Some background reading from the Redbook online will be beneficial. Chapter 3 explains all about the connections between viewport + projections + gluLookAt.
The arguments to Viewport are in pixel units and the rectangle you define with it must be no greater than the actual window itself.
To follow up on dletozeun’s reply,
glOrtho maps global X,Y,Z cooridinates to the viewport pixel cooridinates I,J as follows
suppose you set
Gl.glOrtho(0, 34.2, 0, 90.6, -1.0, 1.0)
A point at (XYZ)=(0,0,0) would be mapped to the window at the far lower left pixel (IJ)=(10,20) and a point at (XYZ)=(34.2,90.6,0) would be mapped to the upper right window pixel (IJ)=(10+50,20+50). Points outside of the ortho box will simply be clipped ie not plotted to the screen.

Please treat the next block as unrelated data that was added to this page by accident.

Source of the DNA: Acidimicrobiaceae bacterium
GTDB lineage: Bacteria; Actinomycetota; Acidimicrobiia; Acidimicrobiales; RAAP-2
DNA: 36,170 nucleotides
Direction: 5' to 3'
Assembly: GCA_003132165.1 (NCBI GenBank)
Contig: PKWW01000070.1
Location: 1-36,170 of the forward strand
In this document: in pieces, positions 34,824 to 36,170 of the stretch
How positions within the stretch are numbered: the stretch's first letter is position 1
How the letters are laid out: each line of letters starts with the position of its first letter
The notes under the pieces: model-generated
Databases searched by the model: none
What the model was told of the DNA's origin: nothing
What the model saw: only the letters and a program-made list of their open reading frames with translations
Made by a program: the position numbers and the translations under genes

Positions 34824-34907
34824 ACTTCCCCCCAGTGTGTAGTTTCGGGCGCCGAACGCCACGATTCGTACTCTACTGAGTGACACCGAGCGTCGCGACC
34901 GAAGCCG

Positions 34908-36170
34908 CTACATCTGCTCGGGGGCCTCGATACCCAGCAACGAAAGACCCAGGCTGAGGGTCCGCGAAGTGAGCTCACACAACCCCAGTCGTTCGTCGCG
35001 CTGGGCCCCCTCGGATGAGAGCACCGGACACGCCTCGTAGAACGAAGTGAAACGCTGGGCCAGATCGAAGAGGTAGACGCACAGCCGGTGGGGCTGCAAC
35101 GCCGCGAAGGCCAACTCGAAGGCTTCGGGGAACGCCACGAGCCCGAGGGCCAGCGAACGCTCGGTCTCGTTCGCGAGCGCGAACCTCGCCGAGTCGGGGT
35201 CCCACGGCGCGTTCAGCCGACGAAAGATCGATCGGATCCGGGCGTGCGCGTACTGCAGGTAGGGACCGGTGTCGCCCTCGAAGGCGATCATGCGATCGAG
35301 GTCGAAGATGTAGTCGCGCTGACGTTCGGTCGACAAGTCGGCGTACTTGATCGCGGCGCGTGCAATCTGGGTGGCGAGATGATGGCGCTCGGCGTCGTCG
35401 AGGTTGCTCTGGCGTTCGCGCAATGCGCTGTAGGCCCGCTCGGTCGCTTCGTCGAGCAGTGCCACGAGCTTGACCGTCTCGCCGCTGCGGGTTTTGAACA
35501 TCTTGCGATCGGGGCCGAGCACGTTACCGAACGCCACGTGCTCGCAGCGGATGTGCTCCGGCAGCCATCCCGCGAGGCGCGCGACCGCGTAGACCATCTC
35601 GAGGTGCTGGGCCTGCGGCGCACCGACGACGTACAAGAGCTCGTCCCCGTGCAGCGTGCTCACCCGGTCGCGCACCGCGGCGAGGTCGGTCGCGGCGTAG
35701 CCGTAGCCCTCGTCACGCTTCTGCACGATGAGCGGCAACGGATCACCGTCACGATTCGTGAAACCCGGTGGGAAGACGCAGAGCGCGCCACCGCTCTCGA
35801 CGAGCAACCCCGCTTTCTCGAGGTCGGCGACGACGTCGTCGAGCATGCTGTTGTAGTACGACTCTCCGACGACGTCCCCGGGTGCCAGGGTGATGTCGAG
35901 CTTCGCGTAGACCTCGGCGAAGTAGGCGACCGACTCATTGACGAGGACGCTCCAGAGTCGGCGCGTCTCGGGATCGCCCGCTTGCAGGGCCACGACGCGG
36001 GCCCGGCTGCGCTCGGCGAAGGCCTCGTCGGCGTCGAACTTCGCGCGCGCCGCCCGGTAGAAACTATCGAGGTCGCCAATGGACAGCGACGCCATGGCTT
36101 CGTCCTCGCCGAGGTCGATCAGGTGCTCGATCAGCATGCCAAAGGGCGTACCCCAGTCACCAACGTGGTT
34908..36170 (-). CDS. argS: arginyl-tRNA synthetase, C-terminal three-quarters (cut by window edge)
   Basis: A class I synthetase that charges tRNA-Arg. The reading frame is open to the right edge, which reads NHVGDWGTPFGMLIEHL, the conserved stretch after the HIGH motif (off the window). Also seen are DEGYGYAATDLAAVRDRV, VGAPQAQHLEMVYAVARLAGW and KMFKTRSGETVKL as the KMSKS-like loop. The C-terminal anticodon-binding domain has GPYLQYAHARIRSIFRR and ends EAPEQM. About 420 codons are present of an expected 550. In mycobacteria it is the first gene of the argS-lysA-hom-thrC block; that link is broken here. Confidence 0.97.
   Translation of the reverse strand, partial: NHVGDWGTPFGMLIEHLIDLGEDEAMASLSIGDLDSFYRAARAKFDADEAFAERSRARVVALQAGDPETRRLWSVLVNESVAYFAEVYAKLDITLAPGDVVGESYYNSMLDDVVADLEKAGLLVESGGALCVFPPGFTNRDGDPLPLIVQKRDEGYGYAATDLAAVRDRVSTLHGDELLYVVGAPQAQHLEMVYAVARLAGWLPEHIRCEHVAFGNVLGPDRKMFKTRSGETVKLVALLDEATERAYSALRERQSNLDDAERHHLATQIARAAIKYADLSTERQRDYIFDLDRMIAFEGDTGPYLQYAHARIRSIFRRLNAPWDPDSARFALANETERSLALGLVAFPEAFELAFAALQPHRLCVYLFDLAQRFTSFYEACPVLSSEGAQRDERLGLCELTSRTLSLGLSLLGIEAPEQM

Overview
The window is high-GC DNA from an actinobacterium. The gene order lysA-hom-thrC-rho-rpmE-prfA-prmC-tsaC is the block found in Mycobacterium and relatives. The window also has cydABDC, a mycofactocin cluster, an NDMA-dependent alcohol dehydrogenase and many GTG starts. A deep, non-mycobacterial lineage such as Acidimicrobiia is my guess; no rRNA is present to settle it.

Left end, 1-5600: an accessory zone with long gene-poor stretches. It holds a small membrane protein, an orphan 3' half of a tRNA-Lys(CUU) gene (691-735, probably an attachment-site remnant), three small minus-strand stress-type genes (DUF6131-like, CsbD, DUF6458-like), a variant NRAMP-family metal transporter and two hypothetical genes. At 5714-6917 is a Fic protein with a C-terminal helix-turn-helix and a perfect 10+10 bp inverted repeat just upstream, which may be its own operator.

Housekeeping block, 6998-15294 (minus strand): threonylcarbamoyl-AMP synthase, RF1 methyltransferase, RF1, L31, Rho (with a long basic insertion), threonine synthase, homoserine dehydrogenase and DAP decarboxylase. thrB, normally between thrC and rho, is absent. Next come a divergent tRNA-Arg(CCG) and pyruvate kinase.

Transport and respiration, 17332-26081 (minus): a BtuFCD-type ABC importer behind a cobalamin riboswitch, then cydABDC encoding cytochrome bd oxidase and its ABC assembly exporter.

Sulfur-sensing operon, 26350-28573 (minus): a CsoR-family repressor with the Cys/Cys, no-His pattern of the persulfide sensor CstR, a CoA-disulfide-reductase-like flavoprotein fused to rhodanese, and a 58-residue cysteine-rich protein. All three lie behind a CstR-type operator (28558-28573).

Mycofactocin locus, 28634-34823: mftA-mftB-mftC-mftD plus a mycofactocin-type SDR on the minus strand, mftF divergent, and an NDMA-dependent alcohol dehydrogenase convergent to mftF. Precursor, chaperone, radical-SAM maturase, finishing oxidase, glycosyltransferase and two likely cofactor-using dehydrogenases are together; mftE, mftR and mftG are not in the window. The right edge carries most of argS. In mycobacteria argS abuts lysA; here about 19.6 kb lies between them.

So glOrtho allows you to define your global coordinate system in convenient units (ie not in pixels) and points will be automatically mapped back to the viewport pixels – this is a valuable feature because it is best to avoid thinking in terms of pixels and think in terms of global coordinates appropriate to you model. Typically, the only time you think in terms of pixels is when you set Viewport, and from then on openGL maps your global coordinate system back to the screen for you without you needing to think about pixels again. This is a great help when you allow the window size to change and you only have to change the code accordingly in one spot, the Gl.Viewport() settings!